this issue because if you don't we may decide not order as much carpet from you in the
future, there are other mills to order from who are more helpful to us and our
I hope to prevent others from going
through your "nightmare" so I will post your story on my site if you
will allow me. I am very interested in hearing all the details from start to
finish if you have the time. What did the salesperson tell you about this carpet
before you bought it? Did you get a copy of the warranty? How long was it
installed before you noticed the problems developing?
Polyester is a cheap fiber
to manufacture and they make a lot of money selling it. It sure looks good when it is new and
is so soft. It is really deceiving to the general public who usually knows very
little about carpets. Well, I hope this helps you to understand the position you
are in, and how to best gain leverage and exactly where to focus your attention.
Q. I would like to install Mohawk Berber carpet in our
basement (an olefin/nylon blend). The house has been waterproofed, but when we
get a very severe storm, some minor seepage can still happen, usually leaking
from the foundation onto the floor. I have chosen a 65 oz. Mohawk Berber, but
the salesman worries that it is so thick that it will not dry out should seepage
occur. The next lesser weight down is 52 oz.; am I better off with that?
If you have the possibility of water getting to the carpet
then I suggest you either fix the problem or forget Berber. Water is the worst
enemy of Berber, regardless of the face weight. A wet Berber will fall apart. Try it yourself, take a small piece of
Berber carpet and
run it under the tap for a moment, Wait one minute and then you can easily peal
the backing right off. The loops will pull right out without any difficulty. The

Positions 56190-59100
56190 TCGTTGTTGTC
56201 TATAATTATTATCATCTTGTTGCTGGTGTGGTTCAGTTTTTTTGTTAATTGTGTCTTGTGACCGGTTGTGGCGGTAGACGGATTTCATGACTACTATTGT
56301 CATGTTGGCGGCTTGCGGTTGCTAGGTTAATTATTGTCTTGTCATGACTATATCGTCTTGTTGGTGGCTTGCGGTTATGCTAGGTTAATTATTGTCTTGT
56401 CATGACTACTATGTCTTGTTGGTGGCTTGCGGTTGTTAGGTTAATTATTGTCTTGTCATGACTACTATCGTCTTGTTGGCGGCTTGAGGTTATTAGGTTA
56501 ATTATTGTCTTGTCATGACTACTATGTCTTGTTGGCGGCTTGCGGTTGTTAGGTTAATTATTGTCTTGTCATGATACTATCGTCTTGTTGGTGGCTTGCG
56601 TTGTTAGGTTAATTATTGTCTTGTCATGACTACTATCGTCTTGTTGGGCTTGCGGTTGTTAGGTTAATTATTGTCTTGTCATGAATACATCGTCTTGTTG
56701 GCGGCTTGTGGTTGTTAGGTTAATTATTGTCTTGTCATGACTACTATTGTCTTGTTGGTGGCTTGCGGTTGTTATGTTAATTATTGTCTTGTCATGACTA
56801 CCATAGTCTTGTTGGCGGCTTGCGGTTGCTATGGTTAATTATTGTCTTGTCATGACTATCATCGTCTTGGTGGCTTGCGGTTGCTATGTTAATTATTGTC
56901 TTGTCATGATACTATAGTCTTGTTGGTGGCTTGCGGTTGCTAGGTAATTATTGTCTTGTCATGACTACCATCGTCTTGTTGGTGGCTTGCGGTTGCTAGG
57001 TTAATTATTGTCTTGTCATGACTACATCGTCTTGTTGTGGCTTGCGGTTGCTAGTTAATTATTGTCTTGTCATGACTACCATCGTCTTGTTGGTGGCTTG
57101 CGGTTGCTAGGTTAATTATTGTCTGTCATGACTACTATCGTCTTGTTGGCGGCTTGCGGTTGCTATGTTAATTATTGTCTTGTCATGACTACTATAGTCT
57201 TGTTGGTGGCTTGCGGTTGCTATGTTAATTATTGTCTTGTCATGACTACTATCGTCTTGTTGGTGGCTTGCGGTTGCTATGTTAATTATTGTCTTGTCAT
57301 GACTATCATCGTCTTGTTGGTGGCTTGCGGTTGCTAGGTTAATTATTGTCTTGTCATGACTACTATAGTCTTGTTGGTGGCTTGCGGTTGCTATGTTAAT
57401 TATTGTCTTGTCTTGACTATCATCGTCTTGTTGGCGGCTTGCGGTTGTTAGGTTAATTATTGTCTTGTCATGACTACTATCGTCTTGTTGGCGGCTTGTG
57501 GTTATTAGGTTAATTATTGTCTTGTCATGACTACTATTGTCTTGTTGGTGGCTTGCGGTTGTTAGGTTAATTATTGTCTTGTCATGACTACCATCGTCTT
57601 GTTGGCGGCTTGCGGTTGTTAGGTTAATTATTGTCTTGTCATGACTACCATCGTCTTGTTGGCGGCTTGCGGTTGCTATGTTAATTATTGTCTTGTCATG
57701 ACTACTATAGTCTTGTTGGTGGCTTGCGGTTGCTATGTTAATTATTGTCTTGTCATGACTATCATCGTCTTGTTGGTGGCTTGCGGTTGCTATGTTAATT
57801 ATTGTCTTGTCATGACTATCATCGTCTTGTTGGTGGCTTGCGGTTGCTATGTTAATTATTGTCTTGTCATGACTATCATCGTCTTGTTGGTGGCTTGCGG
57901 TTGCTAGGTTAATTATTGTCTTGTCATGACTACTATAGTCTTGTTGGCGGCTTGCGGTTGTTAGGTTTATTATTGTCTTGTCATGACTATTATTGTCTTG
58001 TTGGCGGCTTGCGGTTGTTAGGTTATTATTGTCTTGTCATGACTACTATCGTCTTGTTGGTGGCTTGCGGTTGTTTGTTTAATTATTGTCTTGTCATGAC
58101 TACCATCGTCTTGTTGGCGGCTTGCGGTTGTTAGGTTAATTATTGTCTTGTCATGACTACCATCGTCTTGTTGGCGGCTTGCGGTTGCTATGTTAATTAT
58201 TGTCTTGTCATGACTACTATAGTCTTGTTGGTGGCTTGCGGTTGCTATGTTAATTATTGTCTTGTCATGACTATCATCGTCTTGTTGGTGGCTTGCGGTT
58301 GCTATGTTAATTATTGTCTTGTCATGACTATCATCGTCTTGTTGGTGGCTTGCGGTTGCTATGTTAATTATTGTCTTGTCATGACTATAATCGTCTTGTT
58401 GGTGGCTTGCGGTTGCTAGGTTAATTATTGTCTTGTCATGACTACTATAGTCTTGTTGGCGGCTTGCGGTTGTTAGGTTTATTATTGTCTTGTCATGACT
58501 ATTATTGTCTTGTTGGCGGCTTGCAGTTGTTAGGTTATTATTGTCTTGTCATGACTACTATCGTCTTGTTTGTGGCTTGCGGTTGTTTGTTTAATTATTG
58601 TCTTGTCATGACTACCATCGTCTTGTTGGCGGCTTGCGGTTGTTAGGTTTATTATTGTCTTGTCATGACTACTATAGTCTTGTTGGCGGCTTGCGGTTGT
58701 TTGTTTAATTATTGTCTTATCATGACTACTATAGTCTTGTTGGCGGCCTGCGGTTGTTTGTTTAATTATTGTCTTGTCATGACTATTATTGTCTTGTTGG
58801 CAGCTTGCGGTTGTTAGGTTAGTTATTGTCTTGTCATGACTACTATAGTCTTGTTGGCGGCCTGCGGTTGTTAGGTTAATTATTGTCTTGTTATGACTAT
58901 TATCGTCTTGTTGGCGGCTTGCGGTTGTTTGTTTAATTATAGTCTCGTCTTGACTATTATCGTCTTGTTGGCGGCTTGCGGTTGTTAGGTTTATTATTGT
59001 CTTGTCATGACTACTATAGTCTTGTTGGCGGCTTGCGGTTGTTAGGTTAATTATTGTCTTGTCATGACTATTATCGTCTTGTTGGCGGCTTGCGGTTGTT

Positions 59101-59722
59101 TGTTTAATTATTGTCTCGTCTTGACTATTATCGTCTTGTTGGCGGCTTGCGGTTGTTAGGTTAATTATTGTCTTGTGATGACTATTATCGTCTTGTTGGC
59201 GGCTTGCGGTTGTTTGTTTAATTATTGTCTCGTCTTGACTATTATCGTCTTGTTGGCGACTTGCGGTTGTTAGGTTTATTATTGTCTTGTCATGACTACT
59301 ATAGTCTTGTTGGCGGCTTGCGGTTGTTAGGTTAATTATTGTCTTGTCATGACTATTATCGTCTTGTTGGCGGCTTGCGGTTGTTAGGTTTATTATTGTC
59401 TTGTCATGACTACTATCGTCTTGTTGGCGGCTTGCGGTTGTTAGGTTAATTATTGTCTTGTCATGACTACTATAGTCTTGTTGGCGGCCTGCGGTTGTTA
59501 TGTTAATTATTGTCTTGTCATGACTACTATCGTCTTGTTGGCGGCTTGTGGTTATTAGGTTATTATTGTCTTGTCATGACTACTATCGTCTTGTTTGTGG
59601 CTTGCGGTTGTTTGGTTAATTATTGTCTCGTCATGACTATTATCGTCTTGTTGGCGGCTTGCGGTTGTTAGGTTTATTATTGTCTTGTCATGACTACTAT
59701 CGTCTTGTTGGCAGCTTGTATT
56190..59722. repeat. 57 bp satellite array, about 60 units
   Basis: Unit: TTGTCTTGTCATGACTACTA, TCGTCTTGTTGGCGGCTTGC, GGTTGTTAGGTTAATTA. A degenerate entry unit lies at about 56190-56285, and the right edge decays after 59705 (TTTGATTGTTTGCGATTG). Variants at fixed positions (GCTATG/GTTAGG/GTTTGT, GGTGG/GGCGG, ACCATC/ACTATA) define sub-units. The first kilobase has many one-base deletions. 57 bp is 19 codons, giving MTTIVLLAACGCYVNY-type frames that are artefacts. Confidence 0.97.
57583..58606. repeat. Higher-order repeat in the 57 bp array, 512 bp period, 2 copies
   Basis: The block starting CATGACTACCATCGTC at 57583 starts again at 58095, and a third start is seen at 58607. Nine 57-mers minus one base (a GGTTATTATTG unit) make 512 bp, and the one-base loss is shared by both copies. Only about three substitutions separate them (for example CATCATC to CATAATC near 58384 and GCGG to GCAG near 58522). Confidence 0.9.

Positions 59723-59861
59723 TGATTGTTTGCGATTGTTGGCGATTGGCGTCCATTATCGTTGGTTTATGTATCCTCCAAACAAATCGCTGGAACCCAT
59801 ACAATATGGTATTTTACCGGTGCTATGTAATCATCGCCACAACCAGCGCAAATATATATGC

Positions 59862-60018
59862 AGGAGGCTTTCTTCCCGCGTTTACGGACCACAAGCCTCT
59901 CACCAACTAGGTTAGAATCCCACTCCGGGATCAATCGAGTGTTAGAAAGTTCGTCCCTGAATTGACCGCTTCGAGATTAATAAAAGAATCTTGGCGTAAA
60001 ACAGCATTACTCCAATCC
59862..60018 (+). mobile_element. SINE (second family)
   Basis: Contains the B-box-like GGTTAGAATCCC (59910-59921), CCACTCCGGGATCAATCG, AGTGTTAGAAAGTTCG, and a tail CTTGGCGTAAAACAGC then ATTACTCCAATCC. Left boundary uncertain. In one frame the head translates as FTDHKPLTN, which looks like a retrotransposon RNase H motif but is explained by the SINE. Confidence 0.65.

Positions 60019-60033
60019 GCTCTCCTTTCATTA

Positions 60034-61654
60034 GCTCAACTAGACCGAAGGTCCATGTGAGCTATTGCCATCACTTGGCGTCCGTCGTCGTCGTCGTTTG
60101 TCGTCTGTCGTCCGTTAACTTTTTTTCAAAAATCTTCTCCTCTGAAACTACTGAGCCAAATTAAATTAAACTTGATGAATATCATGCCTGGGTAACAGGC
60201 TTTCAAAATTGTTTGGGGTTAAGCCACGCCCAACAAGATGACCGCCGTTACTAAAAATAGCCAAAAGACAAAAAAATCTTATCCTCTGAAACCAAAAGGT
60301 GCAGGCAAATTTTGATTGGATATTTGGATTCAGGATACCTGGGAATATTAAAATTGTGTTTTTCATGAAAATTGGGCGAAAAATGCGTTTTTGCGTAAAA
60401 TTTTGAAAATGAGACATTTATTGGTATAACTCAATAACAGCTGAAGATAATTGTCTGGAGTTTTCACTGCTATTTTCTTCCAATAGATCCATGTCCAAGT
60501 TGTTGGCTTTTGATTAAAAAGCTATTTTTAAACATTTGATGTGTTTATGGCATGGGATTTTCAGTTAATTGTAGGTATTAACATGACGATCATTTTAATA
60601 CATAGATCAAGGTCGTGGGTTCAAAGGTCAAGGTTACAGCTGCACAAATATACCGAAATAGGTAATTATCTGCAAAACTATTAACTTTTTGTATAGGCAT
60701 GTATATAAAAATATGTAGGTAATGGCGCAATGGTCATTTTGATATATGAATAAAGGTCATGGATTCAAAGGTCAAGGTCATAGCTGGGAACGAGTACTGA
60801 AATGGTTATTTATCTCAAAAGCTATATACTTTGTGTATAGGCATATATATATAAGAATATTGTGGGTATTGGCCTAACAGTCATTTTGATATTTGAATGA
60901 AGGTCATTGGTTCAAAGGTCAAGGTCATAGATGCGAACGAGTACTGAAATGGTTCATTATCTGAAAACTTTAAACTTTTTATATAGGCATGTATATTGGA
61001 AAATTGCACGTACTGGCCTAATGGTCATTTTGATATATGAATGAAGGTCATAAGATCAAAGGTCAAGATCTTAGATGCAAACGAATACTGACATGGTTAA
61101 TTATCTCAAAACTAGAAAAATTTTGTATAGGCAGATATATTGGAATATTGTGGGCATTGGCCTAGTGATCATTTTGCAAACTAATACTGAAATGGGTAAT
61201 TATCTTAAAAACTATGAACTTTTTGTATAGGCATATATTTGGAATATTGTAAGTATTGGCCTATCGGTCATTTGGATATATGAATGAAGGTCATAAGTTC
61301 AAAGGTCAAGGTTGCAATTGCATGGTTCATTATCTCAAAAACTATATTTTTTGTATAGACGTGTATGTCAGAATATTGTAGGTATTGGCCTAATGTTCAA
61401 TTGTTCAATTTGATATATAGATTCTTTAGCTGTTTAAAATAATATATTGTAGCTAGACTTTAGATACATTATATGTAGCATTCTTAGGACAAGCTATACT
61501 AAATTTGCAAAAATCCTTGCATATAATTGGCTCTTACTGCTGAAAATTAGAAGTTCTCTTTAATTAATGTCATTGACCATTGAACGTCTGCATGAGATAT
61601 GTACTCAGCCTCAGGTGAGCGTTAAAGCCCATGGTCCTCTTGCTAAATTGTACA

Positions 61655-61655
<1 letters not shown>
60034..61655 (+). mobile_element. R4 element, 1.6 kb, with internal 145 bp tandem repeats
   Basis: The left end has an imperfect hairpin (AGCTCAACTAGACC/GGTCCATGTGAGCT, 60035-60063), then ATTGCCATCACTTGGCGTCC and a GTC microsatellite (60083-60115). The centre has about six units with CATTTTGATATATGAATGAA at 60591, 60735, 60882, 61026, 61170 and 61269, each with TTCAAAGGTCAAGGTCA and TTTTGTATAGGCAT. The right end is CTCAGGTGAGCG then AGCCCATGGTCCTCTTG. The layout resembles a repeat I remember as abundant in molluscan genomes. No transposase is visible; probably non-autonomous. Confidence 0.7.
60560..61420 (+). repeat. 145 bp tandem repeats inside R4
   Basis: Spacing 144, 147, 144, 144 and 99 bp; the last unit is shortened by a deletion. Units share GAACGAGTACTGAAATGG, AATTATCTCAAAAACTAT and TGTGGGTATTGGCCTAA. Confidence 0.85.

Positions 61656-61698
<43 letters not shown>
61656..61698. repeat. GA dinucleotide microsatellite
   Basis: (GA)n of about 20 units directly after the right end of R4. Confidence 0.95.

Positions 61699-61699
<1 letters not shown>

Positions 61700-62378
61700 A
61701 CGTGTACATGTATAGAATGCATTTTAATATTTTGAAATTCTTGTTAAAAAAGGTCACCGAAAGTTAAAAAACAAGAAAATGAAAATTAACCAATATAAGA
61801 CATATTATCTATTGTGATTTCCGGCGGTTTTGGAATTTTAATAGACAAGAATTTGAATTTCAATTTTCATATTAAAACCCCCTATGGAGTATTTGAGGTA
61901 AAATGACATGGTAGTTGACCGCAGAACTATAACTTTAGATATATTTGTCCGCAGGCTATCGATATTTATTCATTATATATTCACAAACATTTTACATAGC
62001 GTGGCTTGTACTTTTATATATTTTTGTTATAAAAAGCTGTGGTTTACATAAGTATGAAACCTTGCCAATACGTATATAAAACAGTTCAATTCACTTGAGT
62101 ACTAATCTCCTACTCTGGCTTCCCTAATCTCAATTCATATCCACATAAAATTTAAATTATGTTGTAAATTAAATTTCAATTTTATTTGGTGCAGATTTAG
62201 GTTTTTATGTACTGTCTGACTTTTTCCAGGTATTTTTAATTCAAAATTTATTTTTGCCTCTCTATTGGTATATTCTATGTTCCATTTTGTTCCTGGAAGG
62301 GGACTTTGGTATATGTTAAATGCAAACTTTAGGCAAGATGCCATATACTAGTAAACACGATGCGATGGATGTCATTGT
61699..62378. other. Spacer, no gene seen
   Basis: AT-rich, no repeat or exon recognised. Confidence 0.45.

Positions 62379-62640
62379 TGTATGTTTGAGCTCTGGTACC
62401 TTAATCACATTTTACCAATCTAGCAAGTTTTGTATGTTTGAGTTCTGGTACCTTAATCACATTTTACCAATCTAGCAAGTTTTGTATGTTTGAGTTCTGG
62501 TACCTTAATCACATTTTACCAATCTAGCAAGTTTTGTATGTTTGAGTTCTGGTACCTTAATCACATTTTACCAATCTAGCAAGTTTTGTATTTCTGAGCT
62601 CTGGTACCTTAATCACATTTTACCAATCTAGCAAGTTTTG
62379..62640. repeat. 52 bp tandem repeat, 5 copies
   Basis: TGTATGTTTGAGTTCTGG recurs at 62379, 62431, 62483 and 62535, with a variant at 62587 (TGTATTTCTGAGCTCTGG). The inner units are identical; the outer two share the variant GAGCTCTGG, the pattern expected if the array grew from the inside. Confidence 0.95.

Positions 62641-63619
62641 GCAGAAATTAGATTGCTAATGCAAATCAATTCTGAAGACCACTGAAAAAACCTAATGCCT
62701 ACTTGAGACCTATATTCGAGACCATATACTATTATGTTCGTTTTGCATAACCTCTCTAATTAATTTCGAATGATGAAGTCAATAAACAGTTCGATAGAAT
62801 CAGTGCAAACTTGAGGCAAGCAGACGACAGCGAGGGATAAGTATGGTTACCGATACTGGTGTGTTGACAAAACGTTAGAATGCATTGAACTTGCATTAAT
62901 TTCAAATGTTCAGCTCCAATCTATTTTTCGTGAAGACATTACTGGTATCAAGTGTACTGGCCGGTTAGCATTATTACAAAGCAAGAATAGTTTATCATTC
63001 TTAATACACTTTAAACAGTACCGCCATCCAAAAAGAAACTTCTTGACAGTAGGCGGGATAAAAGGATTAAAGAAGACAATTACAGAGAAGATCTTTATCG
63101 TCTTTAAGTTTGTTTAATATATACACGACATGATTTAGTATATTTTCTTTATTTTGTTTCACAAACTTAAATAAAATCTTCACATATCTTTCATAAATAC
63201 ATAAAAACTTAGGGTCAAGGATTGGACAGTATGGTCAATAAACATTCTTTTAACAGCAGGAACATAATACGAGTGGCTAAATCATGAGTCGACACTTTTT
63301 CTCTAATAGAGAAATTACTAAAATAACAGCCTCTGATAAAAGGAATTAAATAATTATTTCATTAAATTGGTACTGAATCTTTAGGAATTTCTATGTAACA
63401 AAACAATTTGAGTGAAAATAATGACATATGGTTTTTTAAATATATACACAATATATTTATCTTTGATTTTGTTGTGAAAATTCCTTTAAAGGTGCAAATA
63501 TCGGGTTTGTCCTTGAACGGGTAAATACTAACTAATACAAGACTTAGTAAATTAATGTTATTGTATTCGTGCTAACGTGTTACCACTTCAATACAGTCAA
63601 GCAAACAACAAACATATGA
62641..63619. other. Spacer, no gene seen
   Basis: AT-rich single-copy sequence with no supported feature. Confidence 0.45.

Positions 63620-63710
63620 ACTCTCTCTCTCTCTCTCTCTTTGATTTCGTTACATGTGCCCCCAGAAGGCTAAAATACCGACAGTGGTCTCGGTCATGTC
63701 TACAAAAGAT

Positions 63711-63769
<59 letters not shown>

problem is, they use a lot of latex to hold the loops into the backing and once water soaks in, the (water-based) latex fails and the loops
are free to unravel.
Any Frieze Carpet Styles Available Wider Than 12 Feet?
Do you know of any manufacturers that sell frieze carpet in something wider
than 12' width? We have a room layout that will not work with 12' width and we
are pulling our hair out trying to find something we like in a 13'6" or 15'
We have found some Saxony carpets, 100% nylon, twist 5, density 3108, face
weight 58 oz, but we don't know if this will take the high traffic of our
hallway and living room. Also we aren't sure we like the way it looks.
want frieze, but we have only found ONE in over 12' and we've looked and looked.
We found one by Milliken in 13' 6" (which will work) but it is pricey. The
density seems rather low at 1874. Twist is 7.5 TPI, and weight is 40 oz. Which
one of these do you think will stand up to heavy foot traffic and kids best? If
you could point out any other wider frieze carpet we would be grateful.
I would suggest having your salesperson contact
their various mill representatives by phone or email and ask them what Friezes are
available in wider sizes. The mill rep. can then make arrangements to make
those samples available to you.
While the Saxony and frieze carpets you have mentioned are plenty durable
for your needs, I always suggest that my clients buy the carpet they like
Don't settle for a Saxony when you really want a frieze (my favorite). If
all specs are virtually alike, a Frieze style will inherently more expensive than a Saxony
style but will retain its like-new appearance longer due to the tighter